Asia’s real estate world stayed hard at work over the Christmas holiday generating new deals in India, while Santa – with some help from China’s state-owned banks — seems to have brought Elon Musk a $1.4 billion present.
Also in the news, Japan’s Daiwa Securities is looking to expand its REIT business and HNA might just escape 2019 without another default. Keep reading for these stories and more.
Singapore’s Mapletree Investments has purchased an eight acre (3.24 hectare) site in the Kharadi area of Pune, India for INR 1.7 billion ($23.8 million) according to a statement by construction firm Vascon Engineers on Monday.
“Ajanta Enterprises, 50 percent joint venture of Vascon Engineers, has successfully concluded the sale of land parcel measuring approximately eight acres for a total gross consideration of Rs 170 crore to a SPV (special purpose vehicle) of Mapletree Investments Pte Ltd (Mapletree) situated at Kharadi, Pune,” Vascon said in a statement. The sale deed for the property in the city east of Mumbai was executed on December 17, and the entire consideration has been paid, according to the statement. Read more>>
Tesla has reportedly secured more than $1.4 billion in financing in the form of loans from multiple Chinese banks in order to help fund the construction of its new gigafactory in Shanghai. First Reuters and now Bloomberg reported the funding as confirmed on Monday morning, with an official announcement to happen sometime this week.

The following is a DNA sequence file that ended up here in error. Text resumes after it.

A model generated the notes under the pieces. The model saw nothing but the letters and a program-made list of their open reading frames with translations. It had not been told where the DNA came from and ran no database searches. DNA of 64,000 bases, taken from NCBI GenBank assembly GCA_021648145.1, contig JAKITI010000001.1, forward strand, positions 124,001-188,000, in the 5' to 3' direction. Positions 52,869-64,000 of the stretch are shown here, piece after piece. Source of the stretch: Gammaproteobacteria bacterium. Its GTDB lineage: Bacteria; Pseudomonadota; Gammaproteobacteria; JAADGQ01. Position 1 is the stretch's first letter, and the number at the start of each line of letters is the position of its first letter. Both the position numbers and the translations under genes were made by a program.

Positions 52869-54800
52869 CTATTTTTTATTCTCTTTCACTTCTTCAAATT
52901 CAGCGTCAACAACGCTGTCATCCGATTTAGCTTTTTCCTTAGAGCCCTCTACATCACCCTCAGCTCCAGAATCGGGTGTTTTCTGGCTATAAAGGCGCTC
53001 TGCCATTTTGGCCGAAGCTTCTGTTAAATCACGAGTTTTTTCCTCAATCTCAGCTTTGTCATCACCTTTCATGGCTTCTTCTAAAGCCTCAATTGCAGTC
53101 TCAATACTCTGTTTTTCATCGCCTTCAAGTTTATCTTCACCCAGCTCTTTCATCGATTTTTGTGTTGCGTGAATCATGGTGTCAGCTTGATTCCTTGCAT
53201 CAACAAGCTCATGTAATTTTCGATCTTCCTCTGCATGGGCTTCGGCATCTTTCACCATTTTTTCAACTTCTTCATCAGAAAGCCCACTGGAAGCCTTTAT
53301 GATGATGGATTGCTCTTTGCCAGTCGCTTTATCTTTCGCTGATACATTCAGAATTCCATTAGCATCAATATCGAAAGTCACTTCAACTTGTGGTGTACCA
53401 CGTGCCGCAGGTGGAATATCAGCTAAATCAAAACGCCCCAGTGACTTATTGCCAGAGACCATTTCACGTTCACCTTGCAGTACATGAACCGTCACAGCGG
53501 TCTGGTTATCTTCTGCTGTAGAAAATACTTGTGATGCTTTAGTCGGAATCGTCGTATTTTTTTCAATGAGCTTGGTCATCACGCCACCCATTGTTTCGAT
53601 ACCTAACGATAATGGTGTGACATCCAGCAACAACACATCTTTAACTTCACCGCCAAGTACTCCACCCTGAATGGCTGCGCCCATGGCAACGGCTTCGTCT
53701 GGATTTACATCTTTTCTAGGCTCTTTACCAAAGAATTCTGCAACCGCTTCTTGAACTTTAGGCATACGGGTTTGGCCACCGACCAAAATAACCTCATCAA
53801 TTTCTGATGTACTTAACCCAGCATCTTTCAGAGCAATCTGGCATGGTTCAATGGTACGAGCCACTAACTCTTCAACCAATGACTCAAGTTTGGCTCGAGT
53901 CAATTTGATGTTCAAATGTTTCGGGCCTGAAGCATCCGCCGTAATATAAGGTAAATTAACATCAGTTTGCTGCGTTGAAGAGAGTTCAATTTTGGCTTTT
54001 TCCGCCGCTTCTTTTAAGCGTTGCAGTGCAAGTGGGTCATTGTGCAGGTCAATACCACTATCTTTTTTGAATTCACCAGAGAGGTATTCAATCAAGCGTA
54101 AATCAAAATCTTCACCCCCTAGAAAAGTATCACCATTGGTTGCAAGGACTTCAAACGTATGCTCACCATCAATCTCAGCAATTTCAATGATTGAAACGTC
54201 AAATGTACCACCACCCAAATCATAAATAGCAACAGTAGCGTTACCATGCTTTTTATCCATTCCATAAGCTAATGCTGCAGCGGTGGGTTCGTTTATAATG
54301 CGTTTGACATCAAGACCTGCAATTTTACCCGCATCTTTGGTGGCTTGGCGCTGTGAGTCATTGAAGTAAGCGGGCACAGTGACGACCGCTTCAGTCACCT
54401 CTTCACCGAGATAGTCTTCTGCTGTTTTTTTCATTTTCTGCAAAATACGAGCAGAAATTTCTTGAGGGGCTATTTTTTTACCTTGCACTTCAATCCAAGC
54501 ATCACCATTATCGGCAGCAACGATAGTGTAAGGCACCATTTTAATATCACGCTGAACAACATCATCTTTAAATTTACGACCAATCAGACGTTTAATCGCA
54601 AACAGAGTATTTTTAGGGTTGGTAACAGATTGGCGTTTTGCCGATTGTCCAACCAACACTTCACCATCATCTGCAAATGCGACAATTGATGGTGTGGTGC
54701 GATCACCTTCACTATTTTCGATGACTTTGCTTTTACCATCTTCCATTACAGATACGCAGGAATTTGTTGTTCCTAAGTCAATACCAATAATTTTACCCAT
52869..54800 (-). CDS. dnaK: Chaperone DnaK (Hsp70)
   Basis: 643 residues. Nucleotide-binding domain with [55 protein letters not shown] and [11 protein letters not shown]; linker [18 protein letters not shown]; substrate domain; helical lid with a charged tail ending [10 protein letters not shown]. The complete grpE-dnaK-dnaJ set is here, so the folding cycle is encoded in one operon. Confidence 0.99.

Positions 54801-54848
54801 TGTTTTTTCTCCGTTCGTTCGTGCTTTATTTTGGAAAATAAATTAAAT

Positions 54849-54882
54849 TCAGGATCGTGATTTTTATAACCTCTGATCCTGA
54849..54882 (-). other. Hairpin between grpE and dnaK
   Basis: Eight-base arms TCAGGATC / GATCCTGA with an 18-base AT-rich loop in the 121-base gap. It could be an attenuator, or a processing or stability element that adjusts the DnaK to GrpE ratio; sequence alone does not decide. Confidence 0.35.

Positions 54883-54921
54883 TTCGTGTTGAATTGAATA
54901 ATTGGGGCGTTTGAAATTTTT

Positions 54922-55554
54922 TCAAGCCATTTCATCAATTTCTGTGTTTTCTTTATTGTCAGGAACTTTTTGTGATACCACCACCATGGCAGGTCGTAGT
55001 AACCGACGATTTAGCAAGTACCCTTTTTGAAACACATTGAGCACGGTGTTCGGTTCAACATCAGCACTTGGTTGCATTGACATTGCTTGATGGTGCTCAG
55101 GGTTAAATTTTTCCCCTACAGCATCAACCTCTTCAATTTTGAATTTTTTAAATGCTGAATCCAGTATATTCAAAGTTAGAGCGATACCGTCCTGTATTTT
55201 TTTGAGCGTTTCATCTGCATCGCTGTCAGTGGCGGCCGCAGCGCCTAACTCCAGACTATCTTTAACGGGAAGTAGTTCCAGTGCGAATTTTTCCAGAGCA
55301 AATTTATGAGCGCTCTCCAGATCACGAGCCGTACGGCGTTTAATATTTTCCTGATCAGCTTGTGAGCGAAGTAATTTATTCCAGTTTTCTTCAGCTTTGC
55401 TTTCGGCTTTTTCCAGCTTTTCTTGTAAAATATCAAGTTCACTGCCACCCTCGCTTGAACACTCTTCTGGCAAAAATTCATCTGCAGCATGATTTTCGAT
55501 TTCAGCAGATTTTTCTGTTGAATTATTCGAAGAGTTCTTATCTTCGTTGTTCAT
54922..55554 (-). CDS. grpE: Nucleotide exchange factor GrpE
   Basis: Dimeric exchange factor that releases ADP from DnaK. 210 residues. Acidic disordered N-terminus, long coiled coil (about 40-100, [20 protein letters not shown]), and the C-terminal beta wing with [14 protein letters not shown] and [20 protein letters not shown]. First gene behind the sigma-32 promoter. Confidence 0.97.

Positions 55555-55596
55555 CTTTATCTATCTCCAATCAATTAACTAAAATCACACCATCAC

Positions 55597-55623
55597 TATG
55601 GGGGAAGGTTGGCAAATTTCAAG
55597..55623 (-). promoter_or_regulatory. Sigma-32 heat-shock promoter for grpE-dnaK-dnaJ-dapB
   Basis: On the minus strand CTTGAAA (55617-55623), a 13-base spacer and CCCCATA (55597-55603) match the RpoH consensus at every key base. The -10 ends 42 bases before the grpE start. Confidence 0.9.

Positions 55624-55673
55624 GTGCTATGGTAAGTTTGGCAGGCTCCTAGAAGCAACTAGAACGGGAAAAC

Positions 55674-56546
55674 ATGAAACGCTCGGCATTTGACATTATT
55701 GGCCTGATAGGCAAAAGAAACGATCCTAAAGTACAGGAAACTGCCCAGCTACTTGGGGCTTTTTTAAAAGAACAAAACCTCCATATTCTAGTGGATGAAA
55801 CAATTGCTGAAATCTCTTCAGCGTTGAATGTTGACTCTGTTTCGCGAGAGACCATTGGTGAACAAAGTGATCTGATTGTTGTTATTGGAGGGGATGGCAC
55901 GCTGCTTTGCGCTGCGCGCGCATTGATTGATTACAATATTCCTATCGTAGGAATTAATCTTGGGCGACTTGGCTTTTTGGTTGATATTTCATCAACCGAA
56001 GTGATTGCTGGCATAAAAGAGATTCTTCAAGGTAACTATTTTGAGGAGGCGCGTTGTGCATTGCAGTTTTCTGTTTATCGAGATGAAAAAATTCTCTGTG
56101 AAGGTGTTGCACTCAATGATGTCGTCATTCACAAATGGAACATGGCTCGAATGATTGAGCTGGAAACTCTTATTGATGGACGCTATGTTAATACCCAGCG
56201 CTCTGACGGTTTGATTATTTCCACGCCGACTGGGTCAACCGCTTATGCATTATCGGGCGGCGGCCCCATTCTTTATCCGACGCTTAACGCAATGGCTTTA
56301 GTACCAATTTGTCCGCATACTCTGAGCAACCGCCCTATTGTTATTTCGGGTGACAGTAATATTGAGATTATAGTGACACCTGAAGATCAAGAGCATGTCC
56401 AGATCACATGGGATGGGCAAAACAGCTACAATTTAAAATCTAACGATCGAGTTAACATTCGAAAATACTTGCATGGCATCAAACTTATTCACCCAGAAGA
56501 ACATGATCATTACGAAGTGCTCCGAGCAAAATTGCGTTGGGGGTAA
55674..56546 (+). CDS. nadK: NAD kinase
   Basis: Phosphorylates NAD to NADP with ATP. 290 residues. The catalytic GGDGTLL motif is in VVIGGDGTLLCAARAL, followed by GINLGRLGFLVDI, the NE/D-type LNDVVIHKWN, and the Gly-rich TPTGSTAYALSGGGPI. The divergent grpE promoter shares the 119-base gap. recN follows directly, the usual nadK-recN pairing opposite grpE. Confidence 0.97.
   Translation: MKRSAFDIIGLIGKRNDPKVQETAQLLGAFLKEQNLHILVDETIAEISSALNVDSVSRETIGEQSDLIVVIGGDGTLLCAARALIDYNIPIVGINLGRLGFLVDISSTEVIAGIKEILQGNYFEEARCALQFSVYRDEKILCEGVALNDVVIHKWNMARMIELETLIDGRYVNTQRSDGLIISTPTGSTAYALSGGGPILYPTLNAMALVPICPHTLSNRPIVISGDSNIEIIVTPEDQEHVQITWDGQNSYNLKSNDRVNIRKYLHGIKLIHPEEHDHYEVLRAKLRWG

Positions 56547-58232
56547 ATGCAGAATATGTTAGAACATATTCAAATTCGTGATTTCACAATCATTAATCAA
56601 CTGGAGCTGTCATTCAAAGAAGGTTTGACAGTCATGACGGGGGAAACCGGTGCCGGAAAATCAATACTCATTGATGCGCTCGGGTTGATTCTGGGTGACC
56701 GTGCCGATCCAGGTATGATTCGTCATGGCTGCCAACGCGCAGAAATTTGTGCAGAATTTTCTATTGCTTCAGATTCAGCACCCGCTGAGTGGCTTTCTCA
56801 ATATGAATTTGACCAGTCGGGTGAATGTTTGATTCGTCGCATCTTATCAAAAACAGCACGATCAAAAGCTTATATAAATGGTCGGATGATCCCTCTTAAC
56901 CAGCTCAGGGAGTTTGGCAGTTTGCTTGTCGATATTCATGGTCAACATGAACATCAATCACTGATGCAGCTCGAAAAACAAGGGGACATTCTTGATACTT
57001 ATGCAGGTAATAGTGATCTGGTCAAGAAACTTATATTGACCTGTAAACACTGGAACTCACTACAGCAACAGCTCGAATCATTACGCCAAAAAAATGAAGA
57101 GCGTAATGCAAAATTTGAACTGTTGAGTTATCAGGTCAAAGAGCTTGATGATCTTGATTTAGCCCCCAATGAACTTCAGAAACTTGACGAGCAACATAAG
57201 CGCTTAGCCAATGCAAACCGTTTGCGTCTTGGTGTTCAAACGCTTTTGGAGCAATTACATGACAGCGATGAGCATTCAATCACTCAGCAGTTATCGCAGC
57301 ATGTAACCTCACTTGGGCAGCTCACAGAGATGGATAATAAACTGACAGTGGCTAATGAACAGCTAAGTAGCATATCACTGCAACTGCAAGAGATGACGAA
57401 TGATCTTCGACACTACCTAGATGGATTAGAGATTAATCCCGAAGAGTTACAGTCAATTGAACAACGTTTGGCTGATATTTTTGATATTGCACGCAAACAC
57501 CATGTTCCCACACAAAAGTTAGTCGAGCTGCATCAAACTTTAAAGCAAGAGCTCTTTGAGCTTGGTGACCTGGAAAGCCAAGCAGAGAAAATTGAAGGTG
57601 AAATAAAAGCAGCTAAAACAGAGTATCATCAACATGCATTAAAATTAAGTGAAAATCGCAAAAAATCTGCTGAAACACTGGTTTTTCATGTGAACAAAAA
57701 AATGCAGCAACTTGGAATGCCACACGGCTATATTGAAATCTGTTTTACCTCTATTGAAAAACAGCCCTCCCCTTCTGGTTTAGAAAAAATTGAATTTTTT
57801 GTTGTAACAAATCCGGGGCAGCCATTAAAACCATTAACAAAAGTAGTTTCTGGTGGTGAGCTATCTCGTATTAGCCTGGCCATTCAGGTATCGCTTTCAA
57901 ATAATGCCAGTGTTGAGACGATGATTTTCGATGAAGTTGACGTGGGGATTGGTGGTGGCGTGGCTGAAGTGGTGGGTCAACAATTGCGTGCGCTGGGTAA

The loan will be distributed across five years, and will be used to both set up the new gigafactory and to help finance Tesla’s establishing of its China-based operations. Read more>>
Daiwa Securities Group is expanding its real estate investment trust business as low interest rates continue to drive investors into domestic property funds.
Japan’s second-biggest brokerage is preparing to start a new private-placement Reit and considering having existing trusts issue new shares to raise money for expansion, said Toshio Fukushima, president of its Daiwa Real Estate Asset Management unit. Read more>>
Shoppers in Shanghai at this time of year are used to seeing malls decked out for Christmas. But this year the festivities seem bigger and more extravagant than ever before.
One of the reasons is that Hong Kong’s retail landlords, faced with moribund sales and the prospect of vandalism at the hands of hardcore protesters, are pinning their hopes on their Shanghai shopping malls to bring them a little Christmas cheer. Read more>>
Privately owned international schools looking for space to expand into Hong Kong are being forced to open campuses in places like converted shopping malls because of a lack of land, according to property agents.
John Mortensen, senior director for education services, Greater China, at JLL, said school providers and investors in education still want to come to Hong Kong despite the political crisis that has rocked the city and damaged its reputation. There is strong demand from local families able and willing to pay for their children to enjoy a high-quality education from a respected overseas school. Read more>>
Troubled Chinese conglomerate HNA Group Co. repaid a 1.3 billion yuan ($185 million) bond due Tuesday, according to people familiar witdaiwah the matter, avoiding what could have been its first default on a publicly issued note.
HNA’s move is the latest of a series of developments that have helped calm frayed nerves in China’s debt markets in recent days. Peking University Founder Group secured an extension on a local bond repayment deadline and luxury clothing giant Shandong Ruyi Technology Group Co. also repaid a dollar note. Read more>>